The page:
Email updates

Keep up to date with the latest news and content from BMC Public Health and BioMed Central.

Open Access Research article

Social-cognitive correlates of risky adolescent cycling behavior

Hans Feenstra*, Robert AC Ruiter and Gerjo Kok

Author Affiliations

Work and Social Psychology, Faculty of Psychology and Neuroscience, Maastricht University, Maastricht, the Netherlands

For all author emails, please log on.

BMC Public Health 2010, 10:408  doi:10.1186/1471-2458-10-408


The electronic version of this article is the complete one and can be found online at: http://www.biomedcentral.com/1471-2458/10/408


Received:5 February 2010
Accepted:12 July 2010
Published:12 July 2010

© 2010 Feenstra et al; licensee BioMed Central Ltd.

This is an Open Access article distributed under the terms of the Creative Commons Attribution License (http://creativecommons.org/licenses/by/2.0), which permits unrestricted use, distribution, and reproduction in any medium, provided the original work is properly cited.

Abstract

Background

Bicycle use entails high safety and health risks especially for adolescents. Most safety education programs aimed at adolescents focus on accident statistics and risk perceptions. This paper proposes the investigation of the social-cognitive correlates of risky cycling behaviors of adolescents prior to developing safety education programs.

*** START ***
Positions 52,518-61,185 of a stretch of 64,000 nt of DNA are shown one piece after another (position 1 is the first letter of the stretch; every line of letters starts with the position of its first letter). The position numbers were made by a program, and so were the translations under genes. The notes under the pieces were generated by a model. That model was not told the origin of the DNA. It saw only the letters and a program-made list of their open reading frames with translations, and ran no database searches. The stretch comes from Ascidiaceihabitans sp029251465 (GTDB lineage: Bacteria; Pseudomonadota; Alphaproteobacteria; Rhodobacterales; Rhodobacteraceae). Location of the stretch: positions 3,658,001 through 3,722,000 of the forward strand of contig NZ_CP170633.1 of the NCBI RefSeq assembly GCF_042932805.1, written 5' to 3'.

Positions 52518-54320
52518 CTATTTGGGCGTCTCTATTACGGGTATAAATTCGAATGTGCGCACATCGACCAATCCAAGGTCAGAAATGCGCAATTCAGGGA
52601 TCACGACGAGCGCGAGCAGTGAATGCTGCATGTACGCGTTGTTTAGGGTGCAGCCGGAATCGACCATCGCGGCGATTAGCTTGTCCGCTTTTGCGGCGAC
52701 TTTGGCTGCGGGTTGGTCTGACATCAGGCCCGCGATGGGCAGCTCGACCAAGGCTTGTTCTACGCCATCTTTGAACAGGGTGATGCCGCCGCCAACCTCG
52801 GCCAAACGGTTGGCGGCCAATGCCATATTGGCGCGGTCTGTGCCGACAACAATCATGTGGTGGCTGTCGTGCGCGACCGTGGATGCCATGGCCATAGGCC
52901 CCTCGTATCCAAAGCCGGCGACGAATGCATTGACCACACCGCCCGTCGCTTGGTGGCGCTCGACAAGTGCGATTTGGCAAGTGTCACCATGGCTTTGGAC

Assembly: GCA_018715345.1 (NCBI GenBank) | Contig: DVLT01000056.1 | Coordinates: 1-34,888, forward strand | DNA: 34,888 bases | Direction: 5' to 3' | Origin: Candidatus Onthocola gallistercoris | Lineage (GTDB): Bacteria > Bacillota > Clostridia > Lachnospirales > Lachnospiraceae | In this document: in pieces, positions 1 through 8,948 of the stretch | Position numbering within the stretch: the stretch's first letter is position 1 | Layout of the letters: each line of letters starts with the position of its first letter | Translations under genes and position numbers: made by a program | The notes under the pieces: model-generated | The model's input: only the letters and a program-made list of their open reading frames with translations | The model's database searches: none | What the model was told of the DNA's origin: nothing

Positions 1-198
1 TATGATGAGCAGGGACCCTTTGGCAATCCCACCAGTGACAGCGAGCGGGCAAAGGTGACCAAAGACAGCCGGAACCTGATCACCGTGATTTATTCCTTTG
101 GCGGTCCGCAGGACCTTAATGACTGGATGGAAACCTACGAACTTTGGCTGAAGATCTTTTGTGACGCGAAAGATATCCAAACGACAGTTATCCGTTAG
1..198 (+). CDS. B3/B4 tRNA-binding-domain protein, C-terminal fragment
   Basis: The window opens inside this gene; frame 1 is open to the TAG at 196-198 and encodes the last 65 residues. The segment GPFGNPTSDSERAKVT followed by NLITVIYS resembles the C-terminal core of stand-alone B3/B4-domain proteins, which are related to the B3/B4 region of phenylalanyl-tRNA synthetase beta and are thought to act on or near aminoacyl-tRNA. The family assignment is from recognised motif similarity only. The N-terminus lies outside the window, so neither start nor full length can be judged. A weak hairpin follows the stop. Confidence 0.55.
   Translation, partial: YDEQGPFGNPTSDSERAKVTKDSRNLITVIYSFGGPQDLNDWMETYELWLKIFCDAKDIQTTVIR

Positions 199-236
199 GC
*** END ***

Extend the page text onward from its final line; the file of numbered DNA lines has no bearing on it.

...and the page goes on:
Method

Secondary school students aged 13 to 18 years (n = 1446) filled out questionnaires regarding bicycle behavior, risky intentions, accident experience, and social-cognitive determinants as suggested by the theory of planned behavior.

Results

Regression analysis revealed that the proximal variables (i.e., self-efficacy, attitudes towards drunk driving, personal norm regarding safekeeping of self and others, and compared risk) were able to predict 17% of the variance of risky behavior and 23% of the variance of risky intentions. The full model explained respectively 29% and 37% of the variance in risky behavior and risky intentions. Adolescents with positive attitudes towards risky behavior and low sense of responsibility report risky behavior, even when having been (close to) an accident.

Conclusions

Adolescents realize whether they are risk takers or not. This implies that the focus of education programs should not be on risk perceptions, but on decreasing positive attitudes towards alcohol in traffic and increasing sense of responsibility instead. Cognitions regarding near accidents should be studied, the role of safe cycling self-efficacy is unclear.